The changing face of Boxing Day
How competition from Black Friday and better-informed consumers have affected the biggest shopping day of the year.
Canadian consumers may be less swayed by the allure of big sales on Boxing Day this year.
Various economic factors like a low Canadian dollar suggest shoppers here are being more budget conscious. Past analysis from retail consultant Ed Strapagiel has showed sales growth in Canada continue to soften the closer we’ve gotten to the holiday shopping season. There’s also increased competition for the budgets of Canadians. They have typically been more interested in shopping for sales on Boxing Day than Black Friday, but Accenture’s recent Holiday Shopping Survey suggests that Black Friday is now just as popular a shopping occasion as Boxing Day.
While Accenture’s study suggested consumers were willing to hit up stores on both days, Eric Dolansky, associate professor of marketing at Brock University’s Goodman School of Business, says the competition from a more established Black Friday will inevitably have an impact on what retailers can expect on Dec. 26.
“People only have so much money,” he says. “Now there’s a big retail sale day just one month before Boxing Day. All in all, it is likely to cause people to buy more stuff overall, but it’s going to be less on each individual one than they would had there only been one.”
Outside of the rise of Black Friday, the other trend that has picked up steam over the years is a more informed consumer. Today, shoppers are much better at doing research about their purchases – both ahead of time and in-store – and that has changed the way they perceive the same kinds of sale-focused messages.
“We have higher expectations,” Dolansky says. “I can hop on my phone or computer and see what other retailers are charging elsewhere or what the price was in a flyer two weeks ago. I wouldn’t say this would make consumers not buy something, but it does change how ready they are to accept how big of a deal something is on a day when they are extremely deal-focused.”
Dolansky says if a retailer is unable to offer the kinds of deals today’s consumer will be enticed by, there is an opportunity to take advantage of the fact that shopping centres everywhere will see increased foot-traffic.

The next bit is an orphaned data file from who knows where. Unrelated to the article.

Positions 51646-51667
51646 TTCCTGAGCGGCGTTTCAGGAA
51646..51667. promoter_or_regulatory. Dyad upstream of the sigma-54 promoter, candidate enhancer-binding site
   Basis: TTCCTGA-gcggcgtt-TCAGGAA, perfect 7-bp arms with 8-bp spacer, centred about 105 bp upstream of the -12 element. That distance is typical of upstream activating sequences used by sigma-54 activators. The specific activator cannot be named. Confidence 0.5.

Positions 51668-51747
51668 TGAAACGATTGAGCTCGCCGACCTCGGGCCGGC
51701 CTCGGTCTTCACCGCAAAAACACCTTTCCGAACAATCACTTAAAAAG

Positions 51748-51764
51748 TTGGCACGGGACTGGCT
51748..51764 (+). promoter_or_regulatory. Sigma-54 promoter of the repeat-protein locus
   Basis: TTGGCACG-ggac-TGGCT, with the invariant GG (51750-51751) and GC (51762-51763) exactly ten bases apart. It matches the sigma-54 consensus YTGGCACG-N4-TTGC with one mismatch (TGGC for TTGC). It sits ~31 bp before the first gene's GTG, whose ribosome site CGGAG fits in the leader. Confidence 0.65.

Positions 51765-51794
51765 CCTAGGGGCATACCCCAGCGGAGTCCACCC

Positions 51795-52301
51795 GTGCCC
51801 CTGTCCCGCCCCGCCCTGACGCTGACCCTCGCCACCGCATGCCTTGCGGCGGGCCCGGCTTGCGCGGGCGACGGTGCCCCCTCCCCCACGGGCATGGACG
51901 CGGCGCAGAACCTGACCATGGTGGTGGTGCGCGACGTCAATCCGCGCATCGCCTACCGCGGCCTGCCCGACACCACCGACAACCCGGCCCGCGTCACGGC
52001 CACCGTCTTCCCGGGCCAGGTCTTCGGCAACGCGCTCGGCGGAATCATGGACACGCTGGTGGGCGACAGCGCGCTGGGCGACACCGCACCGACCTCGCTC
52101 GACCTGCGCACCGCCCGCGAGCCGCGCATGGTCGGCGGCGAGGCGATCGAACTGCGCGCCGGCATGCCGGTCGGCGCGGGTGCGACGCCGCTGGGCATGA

“If I’m not trading on the notion of a low prices, it might be a chance to cement that in the customers mind,” he says. “If I go to the Apple Store while I’m at the Eaton Centre, most of the things are the same price as usual and I’m likely not going to buy it that day. But it will reinforce to me the value of the brand because it makes it that much more clear they don’t need to discount or play this game.”
However, not playing the bargain game on Boxing Day needs to be consistent with a brand’s positioning throughout the year. Picking Dec. 26 as the day to launch a special kind of experience or promotion that isn’t related to lower prices as an effort to stand out would show a fundamental misunderstanding of their consumer’s mindset.
“Most of the people who are willing to get up on a holiday and go out to brave the crowds are probably looking for a deal,” Dolansky says. “I’m always for adding value instead of cutting price, but doing something special that isn’t based around discounts, I would assume that message would get lost on a day when the prevailing purchase behaviour deal-seeking and lining up. Even the people who go out later in the day to beat the crowds are still going to see what deals are left.”
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